First of all though, the positives. I adored all of the skylights. They create such an ambience in the space. The light pouring in is just beautiful, though I do hope you can cover them up when you want to. Imagine waking up to that blinding light in the morning after a few too many Savvy B’s the night before. Pure torture. 

Outside of the ambient light, I’m struggling to find nice things to say here. There are so many misses on the floorplant-front. 

Firstly, the kitchen is too big. They need to lose the island immediately. If this is a granny flat and someone is going to live here, they don’t need all of that bench space. And on that note, if someone is to live here (or even just stay for a long weekend) where are their clothes going? Are they expected to fold everything and put it in that tallboy squashed in beside the bed?

If this isn’t going to end up being used as a granny flat and you remove the bed to install an office, for example, why do you need such a huge kitchen? The entire layout of this zone needs a rework. It’s very unsuccessful. 

And those bathroom tiles. They came back to haunt my dreams one more time before season’s end. Why did they end up choosing those? They don’t seem like a Harry and Tash aesthetic at all. So polarising, and so garish. 

the block 2020 harry and tash studio bathroom

What Did you Make of The Block 2020 Studios?

Like I said at the start, quite a hard week for judging what the best plan of attack was for these studios. I still say that the all-or-nothing approach is the best one, and Sarah and George did deserve the win this week for giving a buyer everything they could ever want.

But what did you think of the remaining four zones? What would have been your scoring? I think we can agree that Sarah and George come first, and Harry and Tash come last. The three teams in the middle are all as good as each other I think. But let me know what you make of it all in the comments below.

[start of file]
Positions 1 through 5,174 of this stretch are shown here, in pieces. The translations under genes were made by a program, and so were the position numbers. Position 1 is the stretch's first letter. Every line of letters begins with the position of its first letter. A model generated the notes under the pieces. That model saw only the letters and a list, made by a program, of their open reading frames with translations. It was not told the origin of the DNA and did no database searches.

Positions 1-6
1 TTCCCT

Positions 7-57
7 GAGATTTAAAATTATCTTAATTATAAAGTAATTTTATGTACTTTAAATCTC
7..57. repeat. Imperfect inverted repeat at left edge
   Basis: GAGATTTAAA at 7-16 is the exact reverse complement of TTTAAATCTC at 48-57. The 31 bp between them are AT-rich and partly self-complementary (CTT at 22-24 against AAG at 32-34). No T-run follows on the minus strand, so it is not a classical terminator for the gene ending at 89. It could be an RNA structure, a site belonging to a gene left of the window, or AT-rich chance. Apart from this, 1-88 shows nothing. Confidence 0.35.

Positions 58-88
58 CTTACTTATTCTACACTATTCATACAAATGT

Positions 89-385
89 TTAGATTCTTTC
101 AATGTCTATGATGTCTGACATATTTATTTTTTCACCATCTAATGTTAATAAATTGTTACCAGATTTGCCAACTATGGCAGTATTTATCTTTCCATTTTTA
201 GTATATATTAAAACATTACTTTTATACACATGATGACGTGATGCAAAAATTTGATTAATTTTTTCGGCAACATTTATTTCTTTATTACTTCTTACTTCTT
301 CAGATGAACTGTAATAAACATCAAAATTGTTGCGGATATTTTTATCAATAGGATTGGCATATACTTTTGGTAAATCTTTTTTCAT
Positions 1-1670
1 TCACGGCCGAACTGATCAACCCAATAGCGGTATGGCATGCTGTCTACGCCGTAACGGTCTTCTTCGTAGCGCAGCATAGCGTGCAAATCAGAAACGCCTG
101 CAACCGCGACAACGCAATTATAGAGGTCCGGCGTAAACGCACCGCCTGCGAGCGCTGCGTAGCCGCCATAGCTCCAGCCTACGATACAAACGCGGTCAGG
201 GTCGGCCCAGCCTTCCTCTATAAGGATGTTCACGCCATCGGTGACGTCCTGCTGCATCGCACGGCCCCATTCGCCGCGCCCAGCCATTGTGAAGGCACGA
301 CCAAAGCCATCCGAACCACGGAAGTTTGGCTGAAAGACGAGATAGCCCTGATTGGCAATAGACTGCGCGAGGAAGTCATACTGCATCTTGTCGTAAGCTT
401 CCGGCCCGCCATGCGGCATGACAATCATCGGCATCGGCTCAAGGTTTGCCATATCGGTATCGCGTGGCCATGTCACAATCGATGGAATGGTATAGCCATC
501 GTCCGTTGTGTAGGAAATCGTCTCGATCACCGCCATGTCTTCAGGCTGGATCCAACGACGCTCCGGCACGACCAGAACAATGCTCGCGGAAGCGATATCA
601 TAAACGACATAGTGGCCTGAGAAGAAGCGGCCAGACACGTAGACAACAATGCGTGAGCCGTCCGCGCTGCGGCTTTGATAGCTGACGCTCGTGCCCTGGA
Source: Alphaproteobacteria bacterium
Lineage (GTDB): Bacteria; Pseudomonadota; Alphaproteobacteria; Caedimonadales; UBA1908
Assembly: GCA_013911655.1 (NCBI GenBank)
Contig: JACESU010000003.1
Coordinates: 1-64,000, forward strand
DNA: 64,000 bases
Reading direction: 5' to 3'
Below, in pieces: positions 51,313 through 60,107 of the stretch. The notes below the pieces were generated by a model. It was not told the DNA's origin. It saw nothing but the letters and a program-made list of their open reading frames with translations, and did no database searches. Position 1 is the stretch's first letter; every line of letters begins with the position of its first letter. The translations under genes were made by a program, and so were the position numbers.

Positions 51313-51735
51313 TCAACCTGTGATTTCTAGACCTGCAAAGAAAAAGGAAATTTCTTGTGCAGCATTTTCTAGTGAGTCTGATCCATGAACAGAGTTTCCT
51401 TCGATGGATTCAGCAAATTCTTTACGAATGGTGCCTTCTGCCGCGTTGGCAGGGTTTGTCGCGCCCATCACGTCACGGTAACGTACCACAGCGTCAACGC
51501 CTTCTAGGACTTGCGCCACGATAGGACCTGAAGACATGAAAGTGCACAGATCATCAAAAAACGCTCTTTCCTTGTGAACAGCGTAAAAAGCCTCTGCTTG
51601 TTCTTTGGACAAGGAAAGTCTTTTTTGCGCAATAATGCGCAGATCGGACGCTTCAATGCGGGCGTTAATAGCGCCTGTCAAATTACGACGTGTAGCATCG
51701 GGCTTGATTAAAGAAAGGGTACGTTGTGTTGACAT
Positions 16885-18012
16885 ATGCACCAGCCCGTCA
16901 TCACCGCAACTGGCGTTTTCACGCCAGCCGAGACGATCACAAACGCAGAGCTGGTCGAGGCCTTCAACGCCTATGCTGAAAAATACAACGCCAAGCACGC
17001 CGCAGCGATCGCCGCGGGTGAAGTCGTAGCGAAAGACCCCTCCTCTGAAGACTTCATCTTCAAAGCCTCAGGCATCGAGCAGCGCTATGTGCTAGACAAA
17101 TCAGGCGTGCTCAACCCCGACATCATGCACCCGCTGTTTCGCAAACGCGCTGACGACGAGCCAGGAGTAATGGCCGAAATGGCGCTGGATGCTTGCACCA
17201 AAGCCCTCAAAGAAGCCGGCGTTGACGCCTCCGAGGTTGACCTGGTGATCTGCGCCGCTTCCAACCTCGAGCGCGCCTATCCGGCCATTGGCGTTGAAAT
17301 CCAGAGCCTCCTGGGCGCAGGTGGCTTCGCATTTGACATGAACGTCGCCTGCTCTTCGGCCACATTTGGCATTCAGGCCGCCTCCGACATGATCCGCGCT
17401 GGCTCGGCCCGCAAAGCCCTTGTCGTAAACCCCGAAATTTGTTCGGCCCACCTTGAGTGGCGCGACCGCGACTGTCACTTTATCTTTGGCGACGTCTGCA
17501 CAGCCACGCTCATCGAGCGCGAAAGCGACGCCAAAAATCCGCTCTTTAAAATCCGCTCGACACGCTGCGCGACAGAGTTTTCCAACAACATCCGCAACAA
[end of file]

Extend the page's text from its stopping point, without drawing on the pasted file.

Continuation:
Chris Carroll

Outside of writing this blog, Chris is an interior designer, presenter and author. He’s also spent time on TV, on Channel 10’s Changing Rooms, as well presenting segments on Channel 7’s Sunrise and The Morning Show. If you’d like to book a design consult with Chris, you can find out more here

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7 Responses

  1. None of the granny flats had enough wardrobe space for a stay of more than a week
    I keep hearing the motor of the fridge kick in in the middle of the night when you are trying to sleep
    And stairs for a ‘granny flat’ …not thinking about safety ..no hand rails on some!
    what about the wind draft up the stairs if the garage was opened …did they have doors at the bottom?

  2. I loved Sarah & George – deserved win. I know you don’t watch the daily episodes Chris, but Sarah & George mentioned a few times through the week that their inspo was an au pair, so maybe they were thinking they needed to write a lot of letters home. 😉

    I love the idea of a multigenerational home, but as my parents get older, I dislike the idea of them walking up and down a flight of stairs daily.

  3. Try waking up in the summer under all these skylights in every house. Even in the areas where the tv’ are there are skylights. Who in the name of god would go and sit in front of there regular big unprotected window for hrs and hrs in the hot bright light. NOBODY! That’s why we put window treatments up in Aus.

  4. I would not like to be the granny climbing up all the stairs. Also I really wouldn’t find it necessary to have a cooking facility upstairs, except a toaster, kettle and perhaps a microwave in a closed in area like these..my guests/ family are expected to eat meals with us downstairs.
    I like your comments Chris.

  5. I think the judges were right this week. The one thing that I loved was Jimmy & Tams bathroom. It’s the first time they haven’t put in a gaudy colour. The neutral colour scheme was very refreshing

  6. ‘They committed to making this space a granny flat, so the office zone is somewhat unnecessary.’ What!!! As a granny, this is somewhat offensive.

    1. Hey Sue, what I was trying to convey was that the room is really mixed. They committed to make it a granny flat, so the focus should be on comfortable sleeping and lounging so it can be used as a living space. The office zone was too much in here. Not that people of all ages can’t need a desk to work at, just that the desk was too much in here for what they were doing.

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I’m interior designer Chris Carroll, and at TLC Interiors we’re all about helping you create an amazing home without breaking the bank. It’s affordable designer style at its best, and we make the whole process easy and fun for clients & readers alike!